The plot thickens.
On Sunday (at NewsBusters; at BizzyBlog), I noted that "GOP politicians aren't welcome in this year's Labor Day parade" in Wausau, Wisconsin, because, according to the Marathon County Central Labor Council, which until today apparently thought it was the only sponsor of said parade, "organizers choose not to invite elected officials who have openly attacked worker's rights."
The Labor Council found out today from Wausau Mayor Jim Tipple that they are not the parade's only sponsor, as a video replay of a local station's news segment at Breitbart (HT to NB commenter "DaChew") informs us (transcript follows the jump; bolds are mine throughout):
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... Wausau's mayor is now calling on Labor Day parade organizers to let Republicans participate.
We first broke the news last week that Marathon County labor leaders had decided not to include the GOP in this year's parade.
Well now Mayor Jim Tipple says the city is a cosponsor of the parade because it pays the insurance premium, builds a stage and provides city services during the parade for free.
Tipple released a statement this afternoon saying, quote: "The banning of a political party at any event co-sponsored by the city is against public policy and not in the best interest of all the citizens ... we encourage the event organizer to invite all interested parties, or reimburse the city for other costs."
Reuters also has coverage containing additional items of interest, and a "clever" instance of bias by omission:
... The move in Wausau, Wisconsin, came after a county labor official said last week that Republican politicians were not welcome at the event due to their party's stance against collective bargaining when state lawmakers voted to curtail it earlier this year.
Wausau Mayor Jim Tipple told Reuters on Tuesday that the decision to exclude elected Republicans "flies in the face of public policy."
"This is not a political rally, it's a parade, for God's sake," Tipple said, noting that taxpayer money is used by the city to pay for staging the event. Tipple's office is nonpartisan, and he claims no affiliation with either political party.
He said the annual cost of the parade, including insurance, setting up and taking down a stage, and police personnel, runs anywhere from $1,500 to $2,000 each year.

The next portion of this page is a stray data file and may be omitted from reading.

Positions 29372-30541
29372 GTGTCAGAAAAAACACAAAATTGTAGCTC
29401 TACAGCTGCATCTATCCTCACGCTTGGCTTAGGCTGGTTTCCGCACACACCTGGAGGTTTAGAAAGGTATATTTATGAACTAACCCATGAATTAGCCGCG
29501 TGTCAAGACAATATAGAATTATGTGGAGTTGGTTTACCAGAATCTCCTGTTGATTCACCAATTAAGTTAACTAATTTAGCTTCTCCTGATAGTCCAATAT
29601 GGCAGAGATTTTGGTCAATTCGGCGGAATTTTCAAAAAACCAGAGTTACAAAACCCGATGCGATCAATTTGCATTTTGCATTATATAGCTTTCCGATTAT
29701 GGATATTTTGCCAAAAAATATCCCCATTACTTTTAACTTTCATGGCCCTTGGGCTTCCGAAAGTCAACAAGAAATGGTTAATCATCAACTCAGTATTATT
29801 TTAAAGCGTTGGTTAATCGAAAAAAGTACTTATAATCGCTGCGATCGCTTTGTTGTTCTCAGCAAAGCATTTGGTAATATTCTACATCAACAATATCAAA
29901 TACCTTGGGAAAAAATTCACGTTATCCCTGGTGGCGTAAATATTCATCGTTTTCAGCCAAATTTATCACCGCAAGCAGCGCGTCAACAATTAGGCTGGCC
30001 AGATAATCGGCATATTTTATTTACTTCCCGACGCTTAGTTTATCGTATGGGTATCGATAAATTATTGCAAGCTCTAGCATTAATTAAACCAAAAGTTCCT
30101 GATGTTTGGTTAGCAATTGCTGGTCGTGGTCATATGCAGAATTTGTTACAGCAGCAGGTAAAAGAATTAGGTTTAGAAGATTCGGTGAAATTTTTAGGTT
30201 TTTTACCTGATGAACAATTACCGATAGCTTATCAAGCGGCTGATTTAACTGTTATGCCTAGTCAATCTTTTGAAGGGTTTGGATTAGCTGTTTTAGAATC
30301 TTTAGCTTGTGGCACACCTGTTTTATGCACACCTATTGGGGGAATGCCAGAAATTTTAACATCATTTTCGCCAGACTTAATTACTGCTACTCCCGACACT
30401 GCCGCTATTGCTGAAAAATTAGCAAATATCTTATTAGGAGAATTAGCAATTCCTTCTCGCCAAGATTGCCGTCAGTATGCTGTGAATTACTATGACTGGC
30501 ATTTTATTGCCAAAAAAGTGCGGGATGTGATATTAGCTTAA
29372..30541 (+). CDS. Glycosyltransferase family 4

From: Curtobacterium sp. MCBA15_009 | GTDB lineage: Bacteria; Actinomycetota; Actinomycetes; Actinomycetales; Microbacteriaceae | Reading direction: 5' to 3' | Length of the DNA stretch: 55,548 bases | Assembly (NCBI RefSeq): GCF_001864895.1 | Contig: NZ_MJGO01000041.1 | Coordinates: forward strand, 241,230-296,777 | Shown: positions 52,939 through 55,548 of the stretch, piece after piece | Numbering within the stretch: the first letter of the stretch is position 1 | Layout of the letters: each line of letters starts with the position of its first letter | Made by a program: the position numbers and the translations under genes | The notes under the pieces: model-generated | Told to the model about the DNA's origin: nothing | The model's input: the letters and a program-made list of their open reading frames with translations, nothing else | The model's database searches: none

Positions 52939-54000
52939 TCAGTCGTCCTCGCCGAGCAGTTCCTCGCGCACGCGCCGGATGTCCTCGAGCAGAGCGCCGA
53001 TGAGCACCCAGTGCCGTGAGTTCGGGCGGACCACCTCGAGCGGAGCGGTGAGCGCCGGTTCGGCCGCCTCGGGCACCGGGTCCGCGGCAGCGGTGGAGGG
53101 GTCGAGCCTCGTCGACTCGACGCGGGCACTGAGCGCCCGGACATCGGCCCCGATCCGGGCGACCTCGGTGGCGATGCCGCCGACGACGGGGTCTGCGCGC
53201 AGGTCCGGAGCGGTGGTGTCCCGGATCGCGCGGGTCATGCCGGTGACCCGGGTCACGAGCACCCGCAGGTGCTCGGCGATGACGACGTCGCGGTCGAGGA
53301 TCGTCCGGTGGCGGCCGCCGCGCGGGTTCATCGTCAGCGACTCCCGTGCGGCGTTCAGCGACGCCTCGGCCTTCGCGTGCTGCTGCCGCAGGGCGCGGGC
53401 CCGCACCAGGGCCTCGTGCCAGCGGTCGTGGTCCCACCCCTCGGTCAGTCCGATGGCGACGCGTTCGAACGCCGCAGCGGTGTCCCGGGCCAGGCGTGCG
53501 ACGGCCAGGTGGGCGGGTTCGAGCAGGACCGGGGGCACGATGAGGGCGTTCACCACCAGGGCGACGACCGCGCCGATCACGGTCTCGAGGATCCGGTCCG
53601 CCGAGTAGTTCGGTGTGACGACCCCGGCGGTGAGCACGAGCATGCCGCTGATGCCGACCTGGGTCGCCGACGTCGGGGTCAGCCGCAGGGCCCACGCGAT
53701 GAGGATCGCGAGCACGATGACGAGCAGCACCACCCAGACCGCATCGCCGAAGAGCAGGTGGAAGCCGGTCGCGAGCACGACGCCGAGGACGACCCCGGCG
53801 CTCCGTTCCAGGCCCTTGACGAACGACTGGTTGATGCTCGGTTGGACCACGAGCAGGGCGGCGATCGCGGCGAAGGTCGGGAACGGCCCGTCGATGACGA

... (Marathon County Labor Council President Randy) Radtke told WAOW-TV in Wausau that the labor council stood by its decision to ban Republicans. Tipple said he had not been told if the labor council planned to pay the costs.
Note that the first Reuters paragraph leaves readers who might somehow be unaware of the Badger State's dramatics earlier this year (the engaged readers who come here might be surprised at how many people are indeed unaware) with the impression that GOP lawmakers curtailed collective bargaining rights for all unionized workers in the state. The item finally makes it clear that the legislation affected only public-sector employees in Paragraph 7 of 10. I wonder why (no, not really)?
Here's more from WLS in Chicago, with some Associated Press input:
Mayor Jim Tipple told WLS Radio's Bruce Wolf and Dan Proft show that the city provides an insurance premium, a stage setup and police traffic control for the parade. Tipple says the city will require the Labor Council to reimburse the city for those expenses if its decision isn't reversed.
"They will underwrite the cost of the parade that we normally would do for them. If that happens, the parade will still go on. They have the permit that was issued by the city. That'll happen," Tipple said.
Should the Labor Council continue to refuse to reverse their decision, Tipple said he wouldn't be surprised if the parade was boycotted. Tipple says if someone wished, they could throw a parade that was inclusive of Republicans.
Unsolicited financial advice to Mayor Tipple: Don't let a GOP-forbidding parade start without a 100% upfront payment.
Also, an unsolicited observation: It seems that if Mayor Tipple intends to continue to have the city co-sponsor the parade if the union doesn't change its stance, he will no longer be as "nonpartisan" as he claims to be, even if the union reimburses the city's costs. I would certainly expect that at a minimum he won't ride in the parade as he has done in previous years (as seen in the video).
Parting question: Will the Labor Council give in, or will there be a MoveOn.org fundraiser to keep the rascally Republicans off the parade route on Labor Day?
Cross-posted at BizzyBlog.com.